Dermoloma cuneifolium (Fr.) Bon - Crazed Cap

Phylum: Basidiomycota - Class: Agaricomycetes - Order: Agaricales - Family: Tricholomataceae

Dermoloma cuneifolium, Crazed Cap mushroom

Most Dermoloma mushrooms are rare finds in Britain, but Dermoloma cuneifolium is an exception, being at least an occasional find in those regions where there is still plenty of unimproved grassland.

Distribution

This rather fragile mushroom can is found occasionally throughout Britain and Ireland. It also occurs, albeit infrequently, in many mainland European countries as well as in the Americas.

Taxonomic history

When the great Swedish mycologist Elias Magnus Fries described this mushroom in 1818, he gave it the scientific name Agaricus cuneifolius. Its currently-accepted name Dermoloma cuneifolium dates from a 1986 publication by French mycologist Marcel Bon.

Synonyms of Dermoloma cuneifolium include Agaricus cinereorimosus Batsch, Agaricus atrocinereus Pers., Agaricus cuneifolius Fr., and Tricholoma cuneifolium (Fr.) P. Kumm.

Dermoloma cuneifolium is the type species of its sparsely-populated genus. Two varieties of this species have been recorded: the autonomous Dermoloma cuneifolium var. cuneifolium (Fr.) Bon, and the more recently described Dermoloma cuneifolium var. punctipes Arnolds.

Etymology

Dermoloma, the genus name, comes from Derma- meaning a skin, and -loma meaning a fringe or hem. It is a reference to the way the pileipellis (the topmost layer of hyphae that make up the pileus or cap skin) of mushrooms in this group overhangs the margin of the cap.

The specific epithet cuneifolium means literally 'with leaves tapered to the base', and in the context of this particular mushroom it refers to the way that the gills are stepped sharply so that they reduce in width towards the stem.

Identification guide

Cap of Dermoloma cuneifolium, Crazed Cap mushroom

Cap

Initially conical or convex, later broadly convex or flattened, sometimes with a low umbo, or occasionally with a shallow depression; light brown to grey-brown; surface wrinkled radially; 1 to 6cm across when fully mature often cracking into irregular patches mainly concentrated towards the centre..

Cap of Dermoloma cuneifolium, Crazed Cap mushroom

Gills

Brittle; pale grey; moderately distant, sinuate-adnate to emarginate.

Stem

Whitish or pale grey, with fine longitudinal fibrils; cylindrical or slightly tapering towards base; 1.8 to 6.5cm long, 0.2 to 1cm diameter; no stem ring.

Basidia of Dermoloma cuneifolium, Crazed Cap mushroom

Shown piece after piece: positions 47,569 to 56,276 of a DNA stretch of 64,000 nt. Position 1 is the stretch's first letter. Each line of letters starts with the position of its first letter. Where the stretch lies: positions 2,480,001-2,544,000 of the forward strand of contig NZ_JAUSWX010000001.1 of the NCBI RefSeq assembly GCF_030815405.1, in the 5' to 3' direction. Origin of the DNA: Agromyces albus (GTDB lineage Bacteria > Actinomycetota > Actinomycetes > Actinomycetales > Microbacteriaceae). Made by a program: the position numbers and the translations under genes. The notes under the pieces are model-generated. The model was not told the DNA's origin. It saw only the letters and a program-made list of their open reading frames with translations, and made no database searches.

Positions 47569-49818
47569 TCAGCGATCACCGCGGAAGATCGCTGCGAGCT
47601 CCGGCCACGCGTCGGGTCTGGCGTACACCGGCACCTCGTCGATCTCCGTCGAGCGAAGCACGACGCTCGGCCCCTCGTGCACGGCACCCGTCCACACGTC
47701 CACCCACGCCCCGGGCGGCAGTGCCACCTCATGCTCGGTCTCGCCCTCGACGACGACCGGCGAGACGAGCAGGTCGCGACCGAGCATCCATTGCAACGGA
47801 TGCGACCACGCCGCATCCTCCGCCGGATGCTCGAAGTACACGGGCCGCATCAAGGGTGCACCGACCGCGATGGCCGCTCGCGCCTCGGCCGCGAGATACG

Basidia

Clavate to narrowly clavate, 17-36 x 4.5-8μm. Usually the majority of the basidia are 4-spored with some 2-spored (see left) and occasionally 1- or 3-spored.

Cystidia

Absent.

Spores of Dermoloma cuneifolium, Crazed Cap mushroom

Spores

Ellipsoidal to broadly ellipsoidal, smooth, 4.5-7 x 3-5μm; inamyloid. (The latter is a very useful identifying character, because the other Dermoloma species that are recorded in Britain have amyloid spores.)

Spore print

White.

Odour/taste

Strong mealy odour and taste.

Habitat & Ecological role

Saprobic, in unimproved or very lightly fertilised grassland; occurring either singly or in small groups.

Season

Throughout summer and autumn in Britain and Ireland.

Similar species

Dermoloma josserandii appears in similar habitats; its gills are usually slightly decurrent and it has a more granular cap surface; its spores are amyloid.

Some of the Cavaliers such as Melanoleuca polioleuca look rather like Dermoloma mushrooms but they do not usually have crazed caps and they also differ in having finely-warty spores rather than smooth spores.

Culinary Notes

Dermoloma mushrooms are generally considered to be inedible. They are rare and it is unclear whether any of them contains toxins; they should therefore not be collected for human consumption. .

Reference Sources

Flora Agaricina Neerlandica: Critical Monographs of Families of Agarics and Boleti occuring in the Netherlands Vol. 3, Tricholomataceae (Ed.: C.Bas, Th.W. Kuyper, M.E. Noordeloos & E.C. Vellinga).

British Mycological Society, English Names for Fungi.

Dictionary of the Fungi; Paul M. Kirk, Paul F. Cannon, David W. Minter and J. A. Stalpers; CABI, 2008

Taxonomic history and synonym information on these pages is drawn from many sources but in particular from the British Mycological Society's GB Checklist of Fungi and (for basidiomycetes) on Kew's Checklist of the British & Irish Basidiomycota.

Acknowledgements

This page includes pictures kindly contributed by David Kelly.

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